In defense of PowerPoint

Edward Tufte famously declared that PowerPoint is evil, and in my life as a consultant, I’ve witnessed quite a bit of love and hate directed at the ol’ ppt. OK, maybe not love per se, but you’d think so from the application’s sheer ubiquity in all manner of pitches, strategies and summaries.

It’s a sign of confidence to present without PowerPoint, and many kudos are laid upon the rare folks who can stand in front of a room and communicate sans slides, charts, bullets or script.

Obama does this. Much is made of how eloquent he is, and it’s worth emphasizing that he often speaks without even so much as a note card. Even when he stands behind a podium, he never looks down.

But now, as we find ourselves in the thick of the presidential race, and silly talk of flag pins and tire gauges is starting to give way to headier discussions of the economy and energy policy, maybe it’s time for a little PowerPoint.

As the candidates argue about the efficacy of offshore drilling – one saying it won’t affect gas prices for a decade or two or perhaps at all, and the other saying it will bring down prices in a few months – it’s nothing but two guys arguing until someone busts out some data.

When Obama talks about the economic and national security impacts of importing so much of our oil from questionable dictators, it’s nothing but words until you actually hear factoids like…

  • Enough solar energy falls on the surface of the earth every 40 minutes to meet 100 percent of the entire world’s energy needs for a full year.
  • We send $2 billion every 24 hours to foreign countries to buy nearly 70 percent of the oil we use every day.

Those, by the way, came from Al Gore’s recent “Generational Challenge to Repower America” speech. I use Al Gore as an example because he won a Academy Award for a PowerPoint presentation. An Academy Award. For a PowerPoint presentation.

Clearly, you can’t fault the medium for the crap that you normally see in PowerPoint.

Remember Ross Perot running for president in 1992? He produced the first-ever infomercials for a presidential campaign. He didn’t use PowerPoint, but he showed us lots of charts and graphs. He was dismissed by many as a cartoon and a crank, but he got nearly 20% of the vote. That’s nearly unheard-of for a third-party candidate.

Bottom line is, the candidates are good at spewing positions and opinions, and they may think that people have no patience for the nitty gritty. But I think they’re wrong. I believe the first candidate who can effectively illustrate his opinions, who can bolster his positions with facts and figures packaged as delicious bite-sized morsels will take a huge leap in the polls.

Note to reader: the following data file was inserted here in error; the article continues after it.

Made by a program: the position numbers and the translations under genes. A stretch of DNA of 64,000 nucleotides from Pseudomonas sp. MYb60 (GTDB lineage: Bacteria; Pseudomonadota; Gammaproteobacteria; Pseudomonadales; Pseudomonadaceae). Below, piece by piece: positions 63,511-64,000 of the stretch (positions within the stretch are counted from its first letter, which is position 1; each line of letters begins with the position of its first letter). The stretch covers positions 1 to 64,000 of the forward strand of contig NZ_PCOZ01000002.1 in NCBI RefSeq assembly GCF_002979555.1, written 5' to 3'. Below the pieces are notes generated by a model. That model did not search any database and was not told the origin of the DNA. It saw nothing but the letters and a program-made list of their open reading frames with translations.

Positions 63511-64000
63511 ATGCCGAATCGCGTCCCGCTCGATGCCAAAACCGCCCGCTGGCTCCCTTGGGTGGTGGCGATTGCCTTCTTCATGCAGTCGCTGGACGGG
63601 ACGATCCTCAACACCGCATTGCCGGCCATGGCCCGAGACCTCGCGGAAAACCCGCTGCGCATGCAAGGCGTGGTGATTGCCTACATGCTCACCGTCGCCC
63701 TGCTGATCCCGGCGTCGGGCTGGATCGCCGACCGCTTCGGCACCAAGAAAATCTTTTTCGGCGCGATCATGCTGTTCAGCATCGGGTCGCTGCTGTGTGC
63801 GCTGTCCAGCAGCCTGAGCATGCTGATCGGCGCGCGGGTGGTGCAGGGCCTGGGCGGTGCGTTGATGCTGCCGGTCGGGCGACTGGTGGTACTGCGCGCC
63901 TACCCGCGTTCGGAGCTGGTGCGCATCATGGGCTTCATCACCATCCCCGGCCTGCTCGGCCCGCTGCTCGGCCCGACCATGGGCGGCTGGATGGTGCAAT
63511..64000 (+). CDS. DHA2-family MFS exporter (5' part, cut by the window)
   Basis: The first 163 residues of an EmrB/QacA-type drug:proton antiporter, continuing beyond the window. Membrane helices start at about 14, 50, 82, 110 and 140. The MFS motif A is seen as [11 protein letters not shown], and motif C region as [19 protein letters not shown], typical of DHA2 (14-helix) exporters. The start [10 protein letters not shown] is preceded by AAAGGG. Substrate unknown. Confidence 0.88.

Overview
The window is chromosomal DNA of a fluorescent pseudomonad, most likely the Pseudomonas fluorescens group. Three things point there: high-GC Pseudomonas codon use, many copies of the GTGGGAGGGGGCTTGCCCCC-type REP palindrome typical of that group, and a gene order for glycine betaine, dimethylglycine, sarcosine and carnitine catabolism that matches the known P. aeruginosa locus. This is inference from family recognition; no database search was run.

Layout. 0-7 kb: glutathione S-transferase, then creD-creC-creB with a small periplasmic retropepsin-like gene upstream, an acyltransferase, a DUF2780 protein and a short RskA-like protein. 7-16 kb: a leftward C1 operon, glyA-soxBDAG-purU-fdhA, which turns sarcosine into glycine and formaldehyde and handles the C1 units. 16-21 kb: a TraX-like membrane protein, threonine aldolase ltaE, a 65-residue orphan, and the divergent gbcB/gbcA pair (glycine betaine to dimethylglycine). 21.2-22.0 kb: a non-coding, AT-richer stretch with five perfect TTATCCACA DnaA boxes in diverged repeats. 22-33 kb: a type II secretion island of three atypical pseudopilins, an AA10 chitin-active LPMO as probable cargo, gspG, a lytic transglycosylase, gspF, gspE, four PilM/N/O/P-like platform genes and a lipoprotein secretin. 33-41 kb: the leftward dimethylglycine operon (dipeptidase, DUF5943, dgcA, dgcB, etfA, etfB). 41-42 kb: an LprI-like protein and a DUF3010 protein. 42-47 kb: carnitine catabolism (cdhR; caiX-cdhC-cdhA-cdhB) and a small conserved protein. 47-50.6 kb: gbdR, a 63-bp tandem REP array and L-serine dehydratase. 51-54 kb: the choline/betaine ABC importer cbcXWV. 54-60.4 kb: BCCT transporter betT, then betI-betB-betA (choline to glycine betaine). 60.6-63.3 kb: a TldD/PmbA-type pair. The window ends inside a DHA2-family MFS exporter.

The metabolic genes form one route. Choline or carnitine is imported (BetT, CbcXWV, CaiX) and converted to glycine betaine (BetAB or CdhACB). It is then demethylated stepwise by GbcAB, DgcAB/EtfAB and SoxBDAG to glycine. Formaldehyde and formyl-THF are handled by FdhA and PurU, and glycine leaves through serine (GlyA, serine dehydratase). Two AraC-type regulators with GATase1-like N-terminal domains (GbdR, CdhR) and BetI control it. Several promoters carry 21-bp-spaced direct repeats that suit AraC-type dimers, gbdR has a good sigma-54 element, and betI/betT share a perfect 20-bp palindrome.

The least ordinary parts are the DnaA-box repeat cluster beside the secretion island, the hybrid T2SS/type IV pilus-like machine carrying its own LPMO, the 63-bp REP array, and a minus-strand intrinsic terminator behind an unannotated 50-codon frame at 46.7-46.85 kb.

3 Replies to “In defense of PowerPoint

  1. Good points. But I would be remiss if I didn’t mention that we don’t need “factoids.” We need *facts*. A factoid is something that looks and acts like a fact. But it isn’t necessarily a fact. Just as a planetoid is a planet like object, but it isn’t a planet.

    “32% of all physicians in the US have prescribed themselves painkillers, according to a recent survey.”

    Sounds authoritative, but it is complete BS. Just made up by me minutes ago. That’s a factoid.

    I know, I know — current parlance uses “factoid” and “fact” interchangeably. But I suspect that is further indication of the problem.

  2. Hmm… I think of a “factoid” simply as a an information unit that communicates one or more facts. In the first bullet above, the “fact” at the core might be something like, “The earth’s surface receives an average of 36.9 trillion megajoules of energy from the sun every minute.” Making it into a “factoid” means wrapping it in a meaningful context to make it stickier, more comprehensible, perhaps more persuasive – without distorting the core fact of course.

  3. Not to flog the dead horse too much, but the following excerpts are from page on “factoid”:

    fac·toid /?fækt??d/ – noun
    1. an insignificant or trivial fact.
    2. something fictitious or unsubstantiated that is presented as fact, devised esp. to gain publicity and accepted because of constant repetition.

    And further…

    “Usage Note: The -oid suffix normally imparts the meaning “resembling, having the appearance of” to the words it attaches to. Thus the anthropoid apes are the apes that are most like humans (from Greek anthr?pos, “human being”). In some words -oid has a slightly extended meaning—”having characteristics of, but not the same as,” as in humanoid, a being that has human characteristics but is not really human. Similarly, factoid originally referred to a piece of information that appears to be reliable or accurate, as from being repeated so often that people assume it is true. The word still has this meaning in standard usage. Seventy-three percent of the Usage Panel accepts it in the sentence It would be easy to condemn the book as a concession to the television age, as a McLuhanish melange of pictures and factoids which give the illusion of learning without the substance. · Factoid has since developed a second meaning, that of a brief, somewhat interesting fact, that might better have been called a factette. The Panelists have less enthusiasm for this usage, however, perhaps because they believe it to be confusing. Only 43 percent of the panel accepts it in Each issue of the magazine begins with a list of factoids, like how many pounds of hamburger were consumed in Texas last month. Many Panelists prefer terms such as statistics, trivia, useless facts, and just plain facts in this sentence.”

    So I guess we’re both sorta right on the matter.

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